Have a symptom?
See what questions
a doctor would ask.


Aneurysm: Introduction

An aneurysm is a potentially life-threatening condition in which there is an abnormal swelling and ballooning of an artery, which can rupture and result in internal bleeding. Aneurysm is a general term that encompasses a variety of types, including aortic aneurysm and brain aneurysm. Aneurysms can occur in any artery in the body, but the most common site is in the aorta (aortic aneurysm), followed by the arteries of the brain (brain aneurysm).

An aneurysm develops when there is damage or a weakening of the wall of an artery. This weakened area can balloon out, disrupt normal blood flow, and rupture due to the force of blood flowing through the artery.

This process leads to symptoms and complications that vary depending on the specific type of aneurysm. They can include chest pain, back pain, shortness of breath, abdominal pain, change in consciousness, and headache. Many people have no symptoms, especially when aneurysm is small or in an early stage and has not ruptured. For more information on symptoms, refer to symptoms of aneurysm.

When certain aneurysms rupture, they cause internal arterial hemorrhage and serious, potentially life-threatening complications, such as hypotension, shock, stroke, coma and death.

Aneurysms have a variety of causes. These include a defect in the artery wall that makes the artery wall thinner and weaker than normal. Defects in artery walls can run in families and may have a genetic component. They often form in the arteries of the brain.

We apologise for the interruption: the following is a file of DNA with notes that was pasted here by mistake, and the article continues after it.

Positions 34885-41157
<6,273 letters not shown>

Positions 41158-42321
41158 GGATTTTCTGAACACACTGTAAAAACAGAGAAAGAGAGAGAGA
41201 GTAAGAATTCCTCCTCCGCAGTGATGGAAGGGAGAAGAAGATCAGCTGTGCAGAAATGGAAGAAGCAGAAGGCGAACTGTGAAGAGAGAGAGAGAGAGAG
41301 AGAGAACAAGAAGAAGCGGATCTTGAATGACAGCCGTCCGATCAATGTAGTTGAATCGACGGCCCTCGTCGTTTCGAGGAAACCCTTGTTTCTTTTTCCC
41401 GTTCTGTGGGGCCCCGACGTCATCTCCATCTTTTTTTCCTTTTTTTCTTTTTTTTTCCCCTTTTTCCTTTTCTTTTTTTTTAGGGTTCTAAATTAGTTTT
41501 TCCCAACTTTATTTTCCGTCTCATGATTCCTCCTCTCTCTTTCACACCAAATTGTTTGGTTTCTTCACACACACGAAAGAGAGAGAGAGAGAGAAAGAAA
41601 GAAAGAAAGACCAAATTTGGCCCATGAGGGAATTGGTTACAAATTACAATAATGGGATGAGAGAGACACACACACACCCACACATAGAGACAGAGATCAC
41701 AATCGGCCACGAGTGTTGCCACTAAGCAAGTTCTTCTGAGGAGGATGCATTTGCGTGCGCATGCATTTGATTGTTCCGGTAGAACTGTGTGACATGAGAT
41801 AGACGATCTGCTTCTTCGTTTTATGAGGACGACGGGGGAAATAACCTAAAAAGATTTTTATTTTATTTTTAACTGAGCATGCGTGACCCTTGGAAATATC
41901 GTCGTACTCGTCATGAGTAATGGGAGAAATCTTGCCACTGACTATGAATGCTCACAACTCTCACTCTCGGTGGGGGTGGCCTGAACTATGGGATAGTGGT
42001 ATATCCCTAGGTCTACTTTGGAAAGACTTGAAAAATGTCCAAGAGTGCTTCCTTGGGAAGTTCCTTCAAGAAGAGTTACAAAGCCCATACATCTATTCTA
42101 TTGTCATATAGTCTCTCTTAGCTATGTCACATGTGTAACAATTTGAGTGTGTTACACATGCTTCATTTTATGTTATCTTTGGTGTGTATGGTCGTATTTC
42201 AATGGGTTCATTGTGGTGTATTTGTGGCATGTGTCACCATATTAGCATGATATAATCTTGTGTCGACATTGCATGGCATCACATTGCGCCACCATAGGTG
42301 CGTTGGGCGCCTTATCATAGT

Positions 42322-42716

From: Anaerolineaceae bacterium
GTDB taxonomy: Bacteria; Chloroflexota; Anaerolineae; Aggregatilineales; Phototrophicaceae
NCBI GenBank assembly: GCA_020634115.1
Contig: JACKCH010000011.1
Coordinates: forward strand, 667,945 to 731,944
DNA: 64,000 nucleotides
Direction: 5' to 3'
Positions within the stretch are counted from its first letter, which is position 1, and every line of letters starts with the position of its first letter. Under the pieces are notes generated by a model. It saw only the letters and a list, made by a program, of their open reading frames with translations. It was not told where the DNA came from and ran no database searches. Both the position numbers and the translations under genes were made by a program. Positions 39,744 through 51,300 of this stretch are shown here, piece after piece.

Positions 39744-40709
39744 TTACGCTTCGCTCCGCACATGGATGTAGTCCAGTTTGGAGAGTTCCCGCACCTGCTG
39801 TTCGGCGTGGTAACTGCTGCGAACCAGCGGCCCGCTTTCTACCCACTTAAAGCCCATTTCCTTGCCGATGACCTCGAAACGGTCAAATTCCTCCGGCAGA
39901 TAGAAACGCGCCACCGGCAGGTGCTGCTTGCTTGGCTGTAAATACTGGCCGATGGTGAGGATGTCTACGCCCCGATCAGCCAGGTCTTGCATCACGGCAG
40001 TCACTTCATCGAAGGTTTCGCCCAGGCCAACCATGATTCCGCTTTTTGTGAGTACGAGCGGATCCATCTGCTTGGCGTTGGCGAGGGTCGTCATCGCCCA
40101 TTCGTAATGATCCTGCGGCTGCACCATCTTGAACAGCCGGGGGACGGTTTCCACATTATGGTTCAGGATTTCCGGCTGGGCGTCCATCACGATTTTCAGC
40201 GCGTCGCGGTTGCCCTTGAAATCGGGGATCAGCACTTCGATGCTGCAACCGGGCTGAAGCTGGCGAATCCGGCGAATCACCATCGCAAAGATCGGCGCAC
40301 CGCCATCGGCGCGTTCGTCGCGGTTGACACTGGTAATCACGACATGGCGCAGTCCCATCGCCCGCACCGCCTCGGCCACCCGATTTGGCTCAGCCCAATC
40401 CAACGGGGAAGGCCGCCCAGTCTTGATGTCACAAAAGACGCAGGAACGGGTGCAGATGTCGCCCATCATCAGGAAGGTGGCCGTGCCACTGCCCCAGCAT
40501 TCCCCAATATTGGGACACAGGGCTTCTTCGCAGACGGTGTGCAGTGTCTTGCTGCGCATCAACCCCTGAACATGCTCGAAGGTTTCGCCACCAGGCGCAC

Another cause of an aneurysm is inflammation of the artery, which also causes weakening of the artery wall. Inflammation can be the result of such conditions as endocarditis, syphilis, or arteritis.

Damage to artery walls can also cause aneurysms. Damage can be the result of such conditions as atherosclerosis and hypertension.

When a person has symptoms of an aneurysm, making a diagnosis begins with taking a thorough personal and family medical history, including symptoms, and completing a physical examination. Diagnosis also includes performing imaging tests, such as X-rays, ultrasound, or CT scan.

Because people with aneurysms frequently have no symptoms, they are often found incidentally on imaging tests that are performed for other conditions, such as a chest X-ray taken for pneumonia.

A diagnosis can also be delayed because of a lack of symptoms. A misdiagnosis is possible, because when the symptoms do occur, they can mimic the symptoms of other conditions, such as a myocardial infarction. For information on misdiagnosis, refer to misdiagnosis of aneurysm.

Treatment of an aneurysm varies depending on the size, location, and type of aneurysm. The prognosis is good for people who have prompt treatment of an aneurysm. If an aneurysm is not treated until after it ruptures, serious life-threatening complications, such as hypovolemic shock, stroke, coma, and death are far more likely to occur. The fatality rate of ruptured brain aneurysm, or ruptured aortic aneurysm is about 50 percent.